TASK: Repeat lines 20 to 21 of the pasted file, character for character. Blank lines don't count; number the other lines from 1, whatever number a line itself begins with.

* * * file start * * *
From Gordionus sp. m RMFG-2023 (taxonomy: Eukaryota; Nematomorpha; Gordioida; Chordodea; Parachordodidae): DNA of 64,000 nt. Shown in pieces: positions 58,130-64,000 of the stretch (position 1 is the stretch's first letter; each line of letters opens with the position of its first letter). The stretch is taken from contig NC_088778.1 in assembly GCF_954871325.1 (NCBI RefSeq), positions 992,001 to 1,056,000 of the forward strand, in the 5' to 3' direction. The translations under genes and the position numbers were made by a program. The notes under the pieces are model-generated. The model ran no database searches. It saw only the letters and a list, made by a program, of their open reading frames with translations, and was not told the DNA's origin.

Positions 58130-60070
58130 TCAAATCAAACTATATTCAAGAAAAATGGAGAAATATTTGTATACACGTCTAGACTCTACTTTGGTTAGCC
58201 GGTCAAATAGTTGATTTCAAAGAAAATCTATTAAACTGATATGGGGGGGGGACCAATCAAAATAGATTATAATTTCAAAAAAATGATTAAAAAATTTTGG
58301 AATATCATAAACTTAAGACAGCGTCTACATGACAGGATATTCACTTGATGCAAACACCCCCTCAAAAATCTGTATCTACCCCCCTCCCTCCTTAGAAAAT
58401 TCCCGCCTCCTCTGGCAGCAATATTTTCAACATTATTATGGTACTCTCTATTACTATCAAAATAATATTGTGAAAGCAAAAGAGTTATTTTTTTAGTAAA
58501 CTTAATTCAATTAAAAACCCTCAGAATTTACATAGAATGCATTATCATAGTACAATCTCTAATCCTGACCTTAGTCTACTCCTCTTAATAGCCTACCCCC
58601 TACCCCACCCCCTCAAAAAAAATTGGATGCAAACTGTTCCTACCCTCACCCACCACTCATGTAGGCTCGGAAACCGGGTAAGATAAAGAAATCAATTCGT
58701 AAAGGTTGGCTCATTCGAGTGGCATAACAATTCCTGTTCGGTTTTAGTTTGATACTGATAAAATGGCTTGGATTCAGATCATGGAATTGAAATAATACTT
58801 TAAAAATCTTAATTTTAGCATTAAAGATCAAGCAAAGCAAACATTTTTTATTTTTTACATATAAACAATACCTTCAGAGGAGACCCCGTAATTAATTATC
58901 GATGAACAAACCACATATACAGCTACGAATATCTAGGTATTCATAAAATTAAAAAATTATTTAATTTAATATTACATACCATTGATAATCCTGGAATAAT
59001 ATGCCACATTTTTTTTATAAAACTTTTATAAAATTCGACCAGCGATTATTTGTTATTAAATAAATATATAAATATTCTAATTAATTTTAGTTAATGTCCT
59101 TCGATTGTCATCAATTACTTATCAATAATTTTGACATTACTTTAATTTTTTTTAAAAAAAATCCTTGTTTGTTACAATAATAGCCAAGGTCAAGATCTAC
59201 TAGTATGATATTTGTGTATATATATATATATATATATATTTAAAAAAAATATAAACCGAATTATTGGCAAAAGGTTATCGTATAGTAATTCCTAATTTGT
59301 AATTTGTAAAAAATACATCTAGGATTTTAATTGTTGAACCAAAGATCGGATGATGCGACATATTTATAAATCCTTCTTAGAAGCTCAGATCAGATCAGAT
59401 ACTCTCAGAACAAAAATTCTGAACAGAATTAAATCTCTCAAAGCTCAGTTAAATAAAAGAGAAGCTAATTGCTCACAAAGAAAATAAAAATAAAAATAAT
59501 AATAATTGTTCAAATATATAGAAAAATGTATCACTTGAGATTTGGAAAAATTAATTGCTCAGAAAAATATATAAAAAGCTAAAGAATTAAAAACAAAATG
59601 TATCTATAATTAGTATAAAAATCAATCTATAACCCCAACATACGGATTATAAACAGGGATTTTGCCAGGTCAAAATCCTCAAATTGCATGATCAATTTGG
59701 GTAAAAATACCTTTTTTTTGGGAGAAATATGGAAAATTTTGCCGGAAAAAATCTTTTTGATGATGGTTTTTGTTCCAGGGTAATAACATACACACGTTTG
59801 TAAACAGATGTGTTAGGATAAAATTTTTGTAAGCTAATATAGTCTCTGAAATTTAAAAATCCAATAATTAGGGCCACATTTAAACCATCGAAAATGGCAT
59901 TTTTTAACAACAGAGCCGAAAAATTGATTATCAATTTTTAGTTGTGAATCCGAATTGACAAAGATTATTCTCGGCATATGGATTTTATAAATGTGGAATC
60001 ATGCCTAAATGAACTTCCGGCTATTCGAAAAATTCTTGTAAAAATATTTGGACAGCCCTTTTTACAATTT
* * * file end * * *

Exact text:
59801 TAAACAGATGTGTTAGGATAAAATTTTTGTAAGCTAATATAGTCTCTGAAATTTAAAAATCCAATAATTAGGGCCACATTTAAACCATCGAAAATGGCAT
59901 TTTTTAACAACAGAGCCGAAAAATTGATTATCAATTTTTAGTTGTGAATCCGAATTGACAAAGATTATTCTCGGCATATGGATTTTATAAATGTGGAATC